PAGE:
Is your healthcare facility's temperature data good enough?
Wednesday, Aug 19th 2015

With the sophistication of modern technology, it's not surprising that products such as vaccines and blood require a great amount of temperature monitoring. It's also not surprising, considering its size and level of high-quality medical care, that America uses a lot of these products on an annual basis. According to the National Center for Biotechnology Information, in the United States alone, 15 million bags of blood are used each year to treat patients. 

And although this massive amount of bodily fluid is one of the most useful commodities in the healthcare industry, if it isn't stored properly it runs a serious risk of spoiling.

In fact, Blood Center of the Pacific stated that blood can only be stored between 1 and 6 degrees Celsius or 33.8 and 42.8 degrees Fahrenheit.  Any variation from these temperatures can be extremely dangerous, and may result in the blood sample having to be thrown out. The center also said that "storage units must be equipped with a continuous monitoring system that records temperatures at least once every four hours and an alarm that sounds if temperature limits are reached."

Blood isn't the only thing that needs a temperature sensor
Of course, there are many other medical products that need a constant level of monitoring. Perhaps the best known of these, and also the most important, are vaccines. Vaccines need just as much care and attention as blood to keep from spoiling, and as such there are very strict ways to store them. The Centers for Disease Control and Prevention has noted that the ideal temperature of the average vaccine is 40 degrees F, with an acceptable range between 35 and 46 degrees.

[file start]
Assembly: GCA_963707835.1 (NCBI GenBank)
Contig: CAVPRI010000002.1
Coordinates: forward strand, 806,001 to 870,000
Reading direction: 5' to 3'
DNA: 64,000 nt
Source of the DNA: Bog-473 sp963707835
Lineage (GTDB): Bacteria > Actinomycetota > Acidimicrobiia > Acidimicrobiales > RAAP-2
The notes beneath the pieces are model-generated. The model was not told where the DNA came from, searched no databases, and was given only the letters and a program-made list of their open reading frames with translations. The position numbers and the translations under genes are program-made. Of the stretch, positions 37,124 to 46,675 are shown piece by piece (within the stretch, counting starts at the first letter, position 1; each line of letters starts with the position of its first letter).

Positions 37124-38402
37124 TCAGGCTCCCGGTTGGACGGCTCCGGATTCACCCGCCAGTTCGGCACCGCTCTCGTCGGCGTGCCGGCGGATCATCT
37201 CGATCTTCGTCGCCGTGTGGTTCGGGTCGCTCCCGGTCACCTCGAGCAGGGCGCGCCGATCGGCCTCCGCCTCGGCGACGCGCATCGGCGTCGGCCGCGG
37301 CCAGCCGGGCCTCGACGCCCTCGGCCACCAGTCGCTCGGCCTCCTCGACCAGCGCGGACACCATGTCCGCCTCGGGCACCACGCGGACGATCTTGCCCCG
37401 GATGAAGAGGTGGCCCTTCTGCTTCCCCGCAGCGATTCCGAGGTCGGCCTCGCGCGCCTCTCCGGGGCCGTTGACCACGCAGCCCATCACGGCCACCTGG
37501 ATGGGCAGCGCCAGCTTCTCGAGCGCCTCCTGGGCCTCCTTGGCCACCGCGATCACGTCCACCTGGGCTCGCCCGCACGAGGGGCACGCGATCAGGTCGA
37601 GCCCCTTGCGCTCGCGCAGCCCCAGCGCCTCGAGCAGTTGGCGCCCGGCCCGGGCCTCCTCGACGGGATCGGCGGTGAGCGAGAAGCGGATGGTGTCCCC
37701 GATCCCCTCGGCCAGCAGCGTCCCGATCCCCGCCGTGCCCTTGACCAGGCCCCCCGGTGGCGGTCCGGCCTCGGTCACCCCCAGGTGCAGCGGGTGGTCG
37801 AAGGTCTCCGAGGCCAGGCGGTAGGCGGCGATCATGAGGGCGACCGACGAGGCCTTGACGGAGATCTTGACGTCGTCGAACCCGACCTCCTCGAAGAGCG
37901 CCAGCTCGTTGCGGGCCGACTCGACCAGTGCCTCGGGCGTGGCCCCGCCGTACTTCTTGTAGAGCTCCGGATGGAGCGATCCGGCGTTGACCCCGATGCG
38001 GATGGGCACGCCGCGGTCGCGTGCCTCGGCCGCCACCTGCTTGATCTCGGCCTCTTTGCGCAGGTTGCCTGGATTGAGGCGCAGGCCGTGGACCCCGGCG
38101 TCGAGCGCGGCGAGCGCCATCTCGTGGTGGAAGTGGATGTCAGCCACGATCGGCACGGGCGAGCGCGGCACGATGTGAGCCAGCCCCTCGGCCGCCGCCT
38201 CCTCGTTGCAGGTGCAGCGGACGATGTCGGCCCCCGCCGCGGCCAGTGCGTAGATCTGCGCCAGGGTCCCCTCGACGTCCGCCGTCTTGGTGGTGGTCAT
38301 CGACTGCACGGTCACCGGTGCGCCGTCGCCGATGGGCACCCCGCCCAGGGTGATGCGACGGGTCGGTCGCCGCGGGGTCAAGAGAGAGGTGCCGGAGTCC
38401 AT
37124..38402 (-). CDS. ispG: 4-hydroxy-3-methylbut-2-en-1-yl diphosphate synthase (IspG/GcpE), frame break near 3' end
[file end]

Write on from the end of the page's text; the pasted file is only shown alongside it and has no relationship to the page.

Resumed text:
The CDC also outlined that a vaccine temperature monitor must be checked at least twice a day, once in the morning and once in the evening. And while this is a fine strategy, it simply isn't the best a healthcare professional can do considering the technology the average person has on hand these days. What happens if the temperature varies greatly between these two checkups? Should medical storage professionals be required to personally check these temperatures every hour? Every minute?

How ITWatchDogs can help
Vaccine temperatures should obviously still be recorded, however, there is a much easier way to get up-to-date temperature data. Climate monitors like the Watchdog 1400 are the perfect solution to this problem. The Watchdog 1400 has a temperature range of -22 to 185 degrees F, well within the storage ranges of both blood and vaccines. The built-in data logger gives a consistent view of what temperatures these products have been exposed to, which allows storage professionals the ability to see temperature fluctuation over long periods of time. 

And while the Watchdog 1400 can text or email storage professionals if temperatures exceed certain parameters, perhaps the most exciting piece about this product is its ability to trigger an external relay-controlled auto-dialer. Once this auto-dialer is purchased and set up, the Watchdog 1400 can actually call up to nine phone numbers until the phone owners answer the call. Within seconds of the temperature reaching a dangerous level, multiple medical professionals could be notified and could start working on a solution. 

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